Thoughts on Why Obama Might Pick Kaine

I think politico-types are reading too much into the veep-stakes' tea leaves. On the most basic level, consider the obvious:

  • Kaine is the only one of the final choices without a convention speaking slot
  • Obama and Kaine are speaking together tomorrow in Virginia.

On another level, consider that Barack Obama and the Democratic party have made it clear the emphasis this year is on faith. It's going to be a faith-based convention. Obama has always been hope and change, and people tend to focus too much on the change. Hope, which equates with faith, is an equal part of his message.

Here's Tim Kaine on why he went into politics: [More...]

Faith, Kaine says, led him into public service, and it's important for public leaders to share what motivates them to be in public life.

"Why do you want to run for public office? I cannot answer that question without drawing on my faith and spirituality," Kaine said. "I wouldn't be doing this if it weren't for a commitment to serve other people, and that commitment to serve other people is rooted in a very fundamental thing--and that's my religion."

Kaine does not believe Democrats are a secular party:

Kaine dismisses claims by pundits, the media and Republicans that Democrats are a secular party.

"Who are Democratic voters? It's a whole lot of people to whom faith is critically important," he said. "No party has got a monopoly on vice or virtue--no party's got a monopoly on faith. But I'm not going to let the Democrats be painted as sort of the anti-faith party because it's just flat wrong."

That's the wrong dichotomy. It's not whether Democrats have faith or oppose faith. Of course most Democrats have faith. It's whether they believe their faith should be brought into politics and Government. On that, I say no. And as I asked this morning, what happens once we get all these evangelicals and religious voters into our party? Do we then modify our positions on issues to keep them?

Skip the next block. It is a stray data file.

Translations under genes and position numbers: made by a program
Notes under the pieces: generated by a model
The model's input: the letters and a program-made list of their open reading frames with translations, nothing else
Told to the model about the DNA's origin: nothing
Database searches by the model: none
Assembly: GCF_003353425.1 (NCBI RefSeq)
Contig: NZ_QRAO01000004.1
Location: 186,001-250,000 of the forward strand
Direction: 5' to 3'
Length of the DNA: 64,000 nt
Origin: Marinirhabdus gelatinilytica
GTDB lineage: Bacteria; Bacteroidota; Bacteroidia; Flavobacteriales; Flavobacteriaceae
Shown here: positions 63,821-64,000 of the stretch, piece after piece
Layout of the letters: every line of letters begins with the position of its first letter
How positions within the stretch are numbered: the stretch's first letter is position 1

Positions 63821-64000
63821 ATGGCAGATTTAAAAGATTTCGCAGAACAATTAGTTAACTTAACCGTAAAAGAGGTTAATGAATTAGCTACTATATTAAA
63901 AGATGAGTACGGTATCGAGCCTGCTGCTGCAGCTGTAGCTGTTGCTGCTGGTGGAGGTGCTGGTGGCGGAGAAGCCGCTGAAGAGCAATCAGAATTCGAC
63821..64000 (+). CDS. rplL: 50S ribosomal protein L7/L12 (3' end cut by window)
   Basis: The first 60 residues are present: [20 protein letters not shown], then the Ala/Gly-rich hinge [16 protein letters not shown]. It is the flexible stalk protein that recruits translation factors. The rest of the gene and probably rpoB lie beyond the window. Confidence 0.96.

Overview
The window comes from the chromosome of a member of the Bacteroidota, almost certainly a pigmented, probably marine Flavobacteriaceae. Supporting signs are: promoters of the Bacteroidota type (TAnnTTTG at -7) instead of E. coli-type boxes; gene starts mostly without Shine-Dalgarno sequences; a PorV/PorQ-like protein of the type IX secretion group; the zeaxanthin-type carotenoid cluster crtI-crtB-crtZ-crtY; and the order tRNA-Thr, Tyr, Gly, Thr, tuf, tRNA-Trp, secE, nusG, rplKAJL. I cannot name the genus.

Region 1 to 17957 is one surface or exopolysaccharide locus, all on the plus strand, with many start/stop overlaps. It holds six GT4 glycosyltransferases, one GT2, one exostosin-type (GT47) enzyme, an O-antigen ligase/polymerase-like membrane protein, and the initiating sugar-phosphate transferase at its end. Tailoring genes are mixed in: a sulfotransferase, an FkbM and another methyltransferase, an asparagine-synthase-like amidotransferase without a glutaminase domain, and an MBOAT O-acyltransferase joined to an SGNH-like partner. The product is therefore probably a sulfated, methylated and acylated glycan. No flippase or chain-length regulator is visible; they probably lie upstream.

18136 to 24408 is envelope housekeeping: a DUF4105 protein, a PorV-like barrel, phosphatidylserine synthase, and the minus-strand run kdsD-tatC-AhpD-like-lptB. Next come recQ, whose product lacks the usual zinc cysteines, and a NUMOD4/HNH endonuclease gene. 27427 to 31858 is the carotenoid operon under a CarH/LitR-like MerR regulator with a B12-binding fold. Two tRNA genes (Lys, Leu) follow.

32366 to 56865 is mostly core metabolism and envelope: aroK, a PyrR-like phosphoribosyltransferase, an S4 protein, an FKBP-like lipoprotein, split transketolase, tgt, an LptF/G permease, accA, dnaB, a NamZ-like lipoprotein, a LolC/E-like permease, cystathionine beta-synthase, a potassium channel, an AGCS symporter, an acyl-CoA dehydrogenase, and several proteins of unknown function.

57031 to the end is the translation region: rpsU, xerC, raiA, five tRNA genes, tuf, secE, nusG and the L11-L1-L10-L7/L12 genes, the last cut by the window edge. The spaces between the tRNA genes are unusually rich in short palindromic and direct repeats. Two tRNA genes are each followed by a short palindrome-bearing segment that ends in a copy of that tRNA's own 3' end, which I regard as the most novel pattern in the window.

On yet another level, Kaine helps Obama with four demographics: Virginians and their 13 electoral votes; Catholics, who were not among his key constituents during the primaries; evangelicals, who for some unknown reason, Obama and the Dems are hell-bent on bringing into our party; and Hispanics, another group luke-warm to Obama (Kaine was a missionary in Honduras and speaks fluent Spanish.)

At least Kaine personally opposes the death penalty, although he hasn't lifted a finger to end it and doesn't have a problem with carrying it out in Virginia. If he's consistent, then he also won't let his personal opposition to abortion get in the way of maintaining Roe v. Wade as the law of the land.

While a month ago, I preferred Kathleen Sebelius if Hillary wasn't going to be chosen, I can live with Kaine. I'll be rolling my eyes at all the faith-based talk -- and I'm not planning on attending any of those events in Denver -- but it's such a relief to me that it won't be Biden, I'll take what I can get at this point.

Obama-Kaine isn't an exciting ticket, but it's better than McCain and anyone he picks. It could be a better strategy for Obama than one in which he pins his hopes on iffy, smaller states like Nevada, NM and Colorado. He doesn't seem inclined to put great emphasis on the rural voters in big states like Ohio, Florida and Michigan, so maybe a combination of faith-based voters and gains among Hispanic voters will put him over the top in at least one of these critical big states.